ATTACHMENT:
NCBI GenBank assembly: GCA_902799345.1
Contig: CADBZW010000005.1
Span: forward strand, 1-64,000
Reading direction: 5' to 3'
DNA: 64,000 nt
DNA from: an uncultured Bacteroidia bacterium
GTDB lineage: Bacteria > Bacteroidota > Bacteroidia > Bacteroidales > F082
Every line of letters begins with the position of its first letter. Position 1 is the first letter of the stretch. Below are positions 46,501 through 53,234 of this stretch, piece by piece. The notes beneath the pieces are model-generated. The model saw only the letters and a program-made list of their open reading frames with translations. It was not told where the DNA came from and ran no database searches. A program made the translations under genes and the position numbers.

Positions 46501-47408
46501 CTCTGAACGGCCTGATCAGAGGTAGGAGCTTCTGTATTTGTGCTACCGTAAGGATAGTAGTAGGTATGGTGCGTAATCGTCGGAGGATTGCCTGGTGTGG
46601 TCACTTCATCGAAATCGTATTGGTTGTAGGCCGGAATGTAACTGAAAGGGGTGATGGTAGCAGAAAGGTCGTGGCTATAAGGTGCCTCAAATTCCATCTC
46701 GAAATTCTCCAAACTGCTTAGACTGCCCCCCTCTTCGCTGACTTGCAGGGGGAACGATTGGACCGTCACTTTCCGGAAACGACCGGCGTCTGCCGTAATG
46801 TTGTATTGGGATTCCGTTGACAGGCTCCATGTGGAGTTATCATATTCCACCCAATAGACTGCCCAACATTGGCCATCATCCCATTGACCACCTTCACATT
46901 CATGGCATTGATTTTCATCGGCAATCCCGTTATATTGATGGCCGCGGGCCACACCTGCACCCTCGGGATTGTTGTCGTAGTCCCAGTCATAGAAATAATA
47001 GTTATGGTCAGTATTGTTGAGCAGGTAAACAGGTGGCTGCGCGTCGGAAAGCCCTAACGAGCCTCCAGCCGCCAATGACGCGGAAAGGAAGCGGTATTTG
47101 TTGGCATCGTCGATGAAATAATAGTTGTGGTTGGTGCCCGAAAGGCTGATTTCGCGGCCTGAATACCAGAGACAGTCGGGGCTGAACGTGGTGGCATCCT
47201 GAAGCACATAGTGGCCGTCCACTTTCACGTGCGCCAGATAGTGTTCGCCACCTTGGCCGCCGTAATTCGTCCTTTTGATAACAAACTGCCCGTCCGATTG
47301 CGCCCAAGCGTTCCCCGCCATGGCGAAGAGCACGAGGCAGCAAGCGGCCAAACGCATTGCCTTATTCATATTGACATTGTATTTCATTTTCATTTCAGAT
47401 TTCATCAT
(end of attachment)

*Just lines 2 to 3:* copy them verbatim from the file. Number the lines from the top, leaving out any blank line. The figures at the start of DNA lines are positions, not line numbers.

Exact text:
Contig: CADBZW010000005.1
Span: forward strand, 1-64,000